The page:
1. Within the framework of Positive Psychology what are your unanswered questions or areas where you question the validity of the information?

A good starting point is to examine the area(s) in your Positive Psychology textbook for references and researchers associated with your topic. The references in the back of the book are examples of APA citation. Use this format for the references you use in your paper.

The paper needs to be written in the APA style, e.g., title page, abstract, 1 inch margins, running heads, DS, proper reference format, etc. See the following websites for more information: or

Link to Class Rubric

Class Assessment:

PS 341

Discussion Topic—minimum of 300 words for each question--Due on Thursday of each week.  See assignment for grading rubric

8 questions (15 points each)

120 points

Discussion Topic Response—2 responses each week to the assignment and question of another student—due Sunday of each week.

16 responses (3 points each)

48 points

Homework—minimum of 300 words for each question--Due on Sunday of each week. See assignment for grading rubric

2 questions (30 points each)

30 points

Homework—Compare/contrast Empirical Research—minimum 3 pages.

1 assignment (30 points)

30 points

Class Activity—2 well-developed paragraphs--Due on Thursday of each week.  See assignment for grading rubric

6 activities (5 points each)

30 points

Class Activity Response—response to the Activity assignment of another student—due Sunday of each week.

6 responses (3 point each)

18 points

Journal 1—Reflection—1 well-developed paragraph for each topic—2 topics each week.

16 Reflection journal entries (2 points each)

32 points

Journal 2—Gratitude—1 well-developed paragraph for each gratitude entry—3 entries each week.

24 Gratitude journal entries (2 points each)

48 points

Mastery--Due Sunday of each week

8 quizzes

80 points

Core Assessment—Due Saturday of week 7.  Core Assessment assignment and rubric in Syllabus

200 points

Midterm Exam--Due Sunday of week 4

100 points

Final Exam2 parts, 50 points for each part.  Part 1multiple-choice is taken in the course without a proctor.  Part 2—essay is a Proctored exam to be taken by Friday of week 8 (see for additional information on requirements for proctored exam.)  Both parts of the final exam are to be taken during week 8.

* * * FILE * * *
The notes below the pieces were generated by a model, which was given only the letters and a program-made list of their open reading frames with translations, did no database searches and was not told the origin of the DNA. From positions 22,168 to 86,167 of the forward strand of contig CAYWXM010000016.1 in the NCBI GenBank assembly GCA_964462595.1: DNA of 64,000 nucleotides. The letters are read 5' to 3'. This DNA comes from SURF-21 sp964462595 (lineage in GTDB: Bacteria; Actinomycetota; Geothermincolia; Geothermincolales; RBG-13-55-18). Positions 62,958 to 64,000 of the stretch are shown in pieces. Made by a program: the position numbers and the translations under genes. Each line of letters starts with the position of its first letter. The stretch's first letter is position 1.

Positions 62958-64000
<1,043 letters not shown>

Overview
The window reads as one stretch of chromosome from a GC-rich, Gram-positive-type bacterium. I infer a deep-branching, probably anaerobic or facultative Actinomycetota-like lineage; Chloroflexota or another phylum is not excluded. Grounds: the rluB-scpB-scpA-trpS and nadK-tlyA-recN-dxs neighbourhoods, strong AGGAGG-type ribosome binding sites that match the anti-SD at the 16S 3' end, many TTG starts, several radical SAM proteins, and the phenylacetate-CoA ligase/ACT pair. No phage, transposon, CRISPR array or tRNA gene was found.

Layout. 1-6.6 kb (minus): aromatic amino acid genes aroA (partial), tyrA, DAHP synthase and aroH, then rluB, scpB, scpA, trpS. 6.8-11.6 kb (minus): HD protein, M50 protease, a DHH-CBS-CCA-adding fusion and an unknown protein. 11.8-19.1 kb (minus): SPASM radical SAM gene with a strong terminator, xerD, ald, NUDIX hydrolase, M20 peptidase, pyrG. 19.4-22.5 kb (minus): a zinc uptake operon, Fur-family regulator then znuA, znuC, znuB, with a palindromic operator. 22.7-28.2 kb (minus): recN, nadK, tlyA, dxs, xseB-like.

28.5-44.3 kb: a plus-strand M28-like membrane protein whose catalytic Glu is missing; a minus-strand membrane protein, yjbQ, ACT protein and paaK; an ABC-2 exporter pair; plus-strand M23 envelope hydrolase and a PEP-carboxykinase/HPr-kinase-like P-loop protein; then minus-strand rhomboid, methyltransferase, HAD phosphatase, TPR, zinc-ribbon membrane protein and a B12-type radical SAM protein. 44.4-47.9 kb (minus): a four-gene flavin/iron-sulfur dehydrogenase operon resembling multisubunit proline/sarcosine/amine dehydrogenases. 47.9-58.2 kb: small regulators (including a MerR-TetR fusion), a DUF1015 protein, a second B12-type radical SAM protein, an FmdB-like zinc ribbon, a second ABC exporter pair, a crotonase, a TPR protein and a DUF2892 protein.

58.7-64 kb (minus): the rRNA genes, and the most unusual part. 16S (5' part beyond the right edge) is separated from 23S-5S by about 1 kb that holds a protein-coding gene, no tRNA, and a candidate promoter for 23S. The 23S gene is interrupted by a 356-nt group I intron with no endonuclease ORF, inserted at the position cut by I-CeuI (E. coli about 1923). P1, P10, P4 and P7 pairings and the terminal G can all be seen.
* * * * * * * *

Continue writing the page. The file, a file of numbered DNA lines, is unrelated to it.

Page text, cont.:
100 points


836 points



(Topic: 120 pts, Responses: 48pts)


Homework (2)


Homework--Empirical Research paper


Class Activity
(Topic: 30 pts, Responses: 18pts)


(Journal 1--Reflection--2 entries per week: 32pts)
(Journal 2--Gratitude-- 3 entries per week: 48 pts)


Mastery quizzes


Core Assessment


Midterm Exam


Final Exam--2 parts--50 points each--Part 1--in course; Part 2 with Proctor




Grading Scale:

A = 90%                = 752.4 - 836           points
B = 80%                = 668.8 - 752.3        points
C = 70%                = 585.2 - 668.7        points
D = 60%                = 501.6 - 668.6        points
F = Less than 60%  = less than 501.5    points

Late Submission of Course Materials:
This is an interactive class and not a correspondence class; therefore, assignments are expected to be posted by the deadline indicated for the assignment. It is not equitable to the other students in the class to permit late assignments to receive credit.  Assignments that are posted after the deadlines will not receive credit unless prior arrangements have been made with the instructor and late assignments should be the exception and not become a pattern.

Learning in online courses is the most effective if assignments are timely.   Not having face-to-face contact is a great challenge for this new medium of instruction and one way to feel a part of the class is to keep discussions going.  The most optimal learning environment for an online class is when assignments are posted and responded to in the week they are due. After each week is completed, the class moves onto another topic and students are not expected to go back to read and respond to a late posting.   If you enter the class late you are expected to be completely caught up by the end of the 2nd week and assignments need to be posted on time from that point forward.

POINT DEDUCTIONS.      Points will be deducted for lateness as follows:

Assignments and Journals:  

Thursday assignments after

Midnight on Thursday (Mountain Time) will not receive credit

Saturday assignments after

Midnight on Saturday (Mountain Time) will not receive credit

Sunday assignments after

Midnight on Sunday (Mountain Time) will not receive credit



Sunday after

midnight Mountain Time

will not receive credit



Sunday after

Midnight Mountain Time

- 5 points

Monday after

Midnight Mountain Time

no credit will be received (after this date the Midterm Exam cannot be accessed)


Core Assessment:

Saturday after

Midnight Mountain Time

24-hour "grace" time

Sunday after

Midnight Mountain Time

- 5 points

Monday after

Midnight Mountain Time

-10 points

Tuesday after

Midnight Mountain Time

no credit will be received

Classroom Rules of Conduct:

Classroom Rules of Conduct: